As I argue in this essay, many of the noirs set and shot in Los Angeles pay special attention to the quandaries and uncertainties of gender relations in this city across the decades, as embodied in and negotiated through public and private spaces and with a focus on relationships that depart from the traditional nuclear family unit. In particular, they tend to portray degenerate romantic encounters that test the boundaries of traditional moral codes. These narrative conventions indicative of the Los Angeles noir films of the 1940s and 1950s are especially evident in Billy Wilder’s Double Indemnity (1944) and Sunset Boulevard (1950) as well as Robert Altman’s The Long Goodbye (1973). Wilder’s two films are central to the noir canon and offer immoral portrayals of heterosexual relationships, while Altman’s film is a revisionist noir that defies many traditional noir trappings and, at the same time, retains the sense of inherent danger and ambiguity typical of film noir, specifically in terms of its treatment of gender relations.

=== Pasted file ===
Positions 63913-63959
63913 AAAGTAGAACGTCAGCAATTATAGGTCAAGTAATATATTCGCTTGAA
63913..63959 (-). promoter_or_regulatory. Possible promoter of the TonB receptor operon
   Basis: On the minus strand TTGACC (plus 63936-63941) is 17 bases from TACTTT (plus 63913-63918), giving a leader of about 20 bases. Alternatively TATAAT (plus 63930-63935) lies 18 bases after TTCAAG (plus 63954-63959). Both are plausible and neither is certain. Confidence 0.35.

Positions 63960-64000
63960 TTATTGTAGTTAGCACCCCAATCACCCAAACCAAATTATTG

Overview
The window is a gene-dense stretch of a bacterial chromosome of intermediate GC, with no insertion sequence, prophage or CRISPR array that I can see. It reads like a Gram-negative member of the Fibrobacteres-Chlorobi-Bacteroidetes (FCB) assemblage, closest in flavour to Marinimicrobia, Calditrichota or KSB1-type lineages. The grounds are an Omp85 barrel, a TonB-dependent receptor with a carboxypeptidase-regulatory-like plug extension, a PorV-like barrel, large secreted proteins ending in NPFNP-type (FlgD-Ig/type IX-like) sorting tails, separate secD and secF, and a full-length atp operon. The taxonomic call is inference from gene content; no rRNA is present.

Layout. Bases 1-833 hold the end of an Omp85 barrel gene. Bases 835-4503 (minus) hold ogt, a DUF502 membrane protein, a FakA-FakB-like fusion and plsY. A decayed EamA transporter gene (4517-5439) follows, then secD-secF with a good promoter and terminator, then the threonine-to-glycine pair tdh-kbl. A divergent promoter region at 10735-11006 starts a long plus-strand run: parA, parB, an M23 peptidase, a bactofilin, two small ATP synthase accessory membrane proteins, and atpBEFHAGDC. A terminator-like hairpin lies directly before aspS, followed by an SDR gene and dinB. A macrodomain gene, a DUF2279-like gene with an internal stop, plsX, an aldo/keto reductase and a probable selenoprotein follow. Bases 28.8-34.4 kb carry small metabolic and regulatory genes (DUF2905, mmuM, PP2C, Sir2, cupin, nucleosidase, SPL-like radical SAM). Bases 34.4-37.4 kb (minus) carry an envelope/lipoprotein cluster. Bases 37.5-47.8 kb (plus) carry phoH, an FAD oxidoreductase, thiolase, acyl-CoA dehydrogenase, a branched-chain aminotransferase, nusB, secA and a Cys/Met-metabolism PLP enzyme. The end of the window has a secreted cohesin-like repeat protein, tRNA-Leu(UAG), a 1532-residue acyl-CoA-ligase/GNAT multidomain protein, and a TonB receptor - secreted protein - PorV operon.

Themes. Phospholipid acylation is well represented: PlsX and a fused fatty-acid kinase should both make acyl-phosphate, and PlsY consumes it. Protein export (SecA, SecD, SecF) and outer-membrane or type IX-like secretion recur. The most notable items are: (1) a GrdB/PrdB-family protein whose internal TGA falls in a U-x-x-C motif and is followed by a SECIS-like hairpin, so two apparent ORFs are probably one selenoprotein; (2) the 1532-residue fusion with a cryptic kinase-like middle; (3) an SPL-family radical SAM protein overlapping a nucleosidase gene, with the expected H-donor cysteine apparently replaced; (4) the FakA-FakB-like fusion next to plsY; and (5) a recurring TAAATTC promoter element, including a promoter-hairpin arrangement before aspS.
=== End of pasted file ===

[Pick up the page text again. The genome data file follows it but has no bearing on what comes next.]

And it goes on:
In her essay on the representation of Los Angeles in film noir, Tina Olsin Lent explores the popular perceptions of this city in the 1920s. The golden image of Los Angeles, she notes, lies in people’s belief that “in its warmth and beauty, one could escape from the hierarchies and constraints of the East to find freedom and regeneration.”4Lent, “The Dark Side of the Dream,” 329. With its sunbaked plains, unrestrained capital, and suburban lifestyle, it signified the ideal home for many. At the same time, its automobile culture, decentralization, and spectacular urban sprawl made it into an archetype of the modern city, one that contains many problems within contemporary urban culture. Following the stock market crash of 1929, Los Angeles turned into a wasteland, overwhelming the local communities with heightened crime rates and the threat of displacement. This change calls attention to the contradiction of Los Angeles as described by Mike Davis: it plays the double role of “utopia and dystopia,” “heaven and hell.”5Mike Davis, “Sunshine or Noir?” in City of Quartz: Excavating the Future in Los Angeles (London: Verso, 2006), 18. Because of such duality, Los Angeles became the focus of numerous novels written in the 1930s and 1940s, with many of them later adapted into films. Known as noirs, these films responded to the social and cultural upheavals experienced by the residents of Los Angeles both during wartime and the postwar period.